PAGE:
Growing attention to individuals’ online privacy has prompted Congress and federal agencies to begin proposing and reviewing laws that would change how consumers interact with the online world.  With the advent of free cloud-based email and applications, any change in law should strengthen individuals’ right against government monitoring online activity while allowing consumers options to protect their privacy without a one-size-fits-all government regulation.

Privacy in Cloud Computing

Today, millions of individuals communicate using email and other Internet and cloud-based applications, yet the law that protects them from government monitoring data transmitted over the Internet is woefully out of date.  The Electronic Communications Privacy Act (ECPA), last amended in 1986, permits government to access data without a warrant or after a certain number of days have passed.  Recent court cases have found this to be a violation of individuals’ right against unreasonable search and seizure, and that access to online data like emails and cell phone geo-location should be protected the same as letters and phone calls.

Congress should update ECPA to protect Fourth Amendment online rights and to reflect dramatic changes in technology and the way consumers utilize the Internet today.  At the same time, any revision of ECPA should ensure that law enforcement has the necessary tools to continue counteracting illegal online activity.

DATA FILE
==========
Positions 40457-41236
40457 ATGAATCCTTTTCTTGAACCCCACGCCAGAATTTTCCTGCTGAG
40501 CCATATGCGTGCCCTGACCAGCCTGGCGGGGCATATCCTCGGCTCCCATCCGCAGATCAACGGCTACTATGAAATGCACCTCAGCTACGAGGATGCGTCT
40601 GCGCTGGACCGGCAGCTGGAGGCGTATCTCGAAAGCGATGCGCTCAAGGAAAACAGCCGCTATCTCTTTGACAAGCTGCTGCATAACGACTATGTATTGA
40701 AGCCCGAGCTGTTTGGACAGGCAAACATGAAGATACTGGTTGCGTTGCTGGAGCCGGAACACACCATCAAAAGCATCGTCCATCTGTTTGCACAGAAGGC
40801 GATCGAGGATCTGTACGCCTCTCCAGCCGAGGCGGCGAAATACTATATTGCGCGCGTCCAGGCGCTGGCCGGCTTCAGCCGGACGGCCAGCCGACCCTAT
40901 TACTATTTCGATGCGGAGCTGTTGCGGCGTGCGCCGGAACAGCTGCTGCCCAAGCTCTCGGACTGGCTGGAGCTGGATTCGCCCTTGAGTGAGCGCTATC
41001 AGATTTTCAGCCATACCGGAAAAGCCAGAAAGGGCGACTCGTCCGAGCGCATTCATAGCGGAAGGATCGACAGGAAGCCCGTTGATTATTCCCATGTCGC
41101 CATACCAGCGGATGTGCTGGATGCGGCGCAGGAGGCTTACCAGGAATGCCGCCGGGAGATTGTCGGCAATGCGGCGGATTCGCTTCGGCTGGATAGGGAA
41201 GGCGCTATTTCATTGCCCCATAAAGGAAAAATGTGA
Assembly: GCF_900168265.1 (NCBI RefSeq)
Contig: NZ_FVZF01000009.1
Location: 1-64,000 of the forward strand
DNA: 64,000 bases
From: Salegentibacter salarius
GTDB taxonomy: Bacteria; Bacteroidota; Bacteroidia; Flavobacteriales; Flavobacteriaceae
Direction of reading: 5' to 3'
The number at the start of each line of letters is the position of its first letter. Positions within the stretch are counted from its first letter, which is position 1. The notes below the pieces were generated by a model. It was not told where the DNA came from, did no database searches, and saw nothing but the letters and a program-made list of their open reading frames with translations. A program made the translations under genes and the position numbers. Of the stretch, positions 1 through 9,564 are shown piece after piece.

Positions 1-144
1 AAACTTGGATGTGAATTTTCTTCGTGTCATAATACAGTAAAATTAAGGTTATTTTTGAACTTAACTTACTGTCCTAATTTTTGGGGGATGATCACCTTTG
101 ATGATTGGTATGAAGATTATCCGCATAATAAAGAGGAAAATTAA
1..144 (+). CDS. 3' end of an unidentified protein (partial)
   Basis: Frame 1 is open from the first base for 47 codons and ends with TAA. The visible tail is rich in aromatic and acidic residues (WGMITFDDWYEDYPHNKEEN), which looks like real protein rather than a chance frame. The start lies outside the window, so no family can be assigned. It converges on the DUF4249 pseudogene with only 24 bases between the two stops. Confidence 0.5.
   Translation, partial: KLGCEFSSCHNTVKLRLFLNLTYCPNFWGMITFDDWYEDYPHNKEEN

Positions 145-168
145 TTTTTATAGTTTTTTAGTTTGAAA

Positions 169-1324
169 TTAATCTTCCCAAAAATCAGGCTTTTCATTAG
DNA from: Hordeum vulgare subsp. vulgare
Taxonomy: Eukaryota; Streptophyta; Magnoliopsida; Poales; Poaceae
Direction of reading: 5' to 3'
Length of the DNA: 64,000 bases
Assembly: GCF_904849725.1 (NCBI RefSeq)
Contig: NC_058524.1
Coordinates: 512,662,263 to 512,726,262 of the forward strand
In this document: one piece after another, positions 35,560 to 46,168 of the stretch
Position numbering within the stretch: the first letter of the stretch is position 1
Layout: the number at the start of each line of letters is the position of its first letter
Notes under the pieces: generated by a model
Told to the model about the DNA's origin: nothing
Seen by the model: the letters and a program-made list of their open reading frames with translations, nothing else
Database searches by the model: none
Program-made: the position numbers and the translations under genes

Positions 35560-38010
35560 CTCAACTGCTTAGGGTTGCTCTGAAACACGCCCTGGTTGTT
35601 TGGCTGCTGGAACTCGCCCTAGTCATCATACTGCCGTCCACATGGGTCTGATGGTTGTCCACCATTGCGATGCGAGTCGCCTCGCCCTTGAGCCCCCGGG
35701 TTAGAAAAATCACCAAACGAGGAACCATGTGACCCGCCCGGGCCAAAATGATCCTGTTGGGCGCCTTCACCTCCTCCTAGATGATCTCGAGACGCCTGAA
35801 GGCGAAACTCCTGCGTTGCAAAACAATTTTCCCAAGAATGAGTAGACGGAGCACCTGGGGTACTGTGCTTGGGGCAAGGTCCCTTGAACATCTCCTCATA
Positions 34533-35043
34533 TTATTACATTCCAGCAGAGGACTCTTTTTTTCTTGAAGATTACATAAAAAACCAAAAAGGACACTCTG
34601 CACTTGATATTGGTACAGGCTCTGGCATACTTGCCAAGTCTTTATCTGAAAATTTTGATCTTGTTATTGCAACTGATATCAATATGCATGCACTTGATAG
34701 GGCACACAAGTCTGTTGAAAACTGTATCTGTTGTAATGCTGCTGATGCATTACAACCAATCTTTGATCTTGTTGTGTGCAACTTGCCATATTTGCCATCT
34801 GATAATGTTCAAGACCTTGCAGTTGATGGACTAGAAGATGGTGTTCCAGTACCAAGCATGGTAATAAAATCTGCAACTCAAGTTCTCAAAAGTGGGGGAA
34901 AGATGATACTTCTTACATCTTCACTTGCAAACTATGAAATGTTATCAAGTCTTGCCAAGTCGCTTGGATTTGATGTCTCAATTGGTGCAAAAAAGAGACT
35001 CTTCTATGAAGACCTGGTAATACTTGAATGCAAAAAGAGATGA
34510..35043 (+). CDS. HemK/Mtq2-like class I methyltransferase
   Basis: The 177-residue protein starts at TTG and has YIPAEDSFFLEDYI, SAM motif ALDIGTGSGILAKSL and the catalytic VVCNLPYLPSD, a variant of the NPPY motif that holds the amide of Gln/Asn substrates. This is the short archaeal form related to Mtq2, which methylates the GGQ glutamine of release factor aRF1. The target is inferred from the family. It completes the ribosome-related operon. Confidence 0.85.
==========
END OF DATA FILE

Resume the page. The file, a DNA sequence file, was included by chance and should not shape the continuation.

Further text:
Targeted Advertising

The advent of cloud-based email and application services has been funded almost entirely by advertisements tailored and targeted to consumers.  The collection of data about Internet users that generates such ads has come under attack by some in Congress and government agencies who have called for a “Do Not Track” list or other regulations.  Aside from the practical and technical difficulties of enacting such a policy, a one-size-fits-all government standard could impede the ability for companies to provide cloud services like email and word processing.

Instead of entrusting the government – arguably the largest violator of privacy rights – to set privacy regulations, individuals should be educated and empowered to protect their data and privacy with the myriad of tools already available in the free market.  This includes adjusting third-party cookie tracking in web browsers, installing specialized software, and adjusting privacy settings on frequently trafficked websites, amongst other options.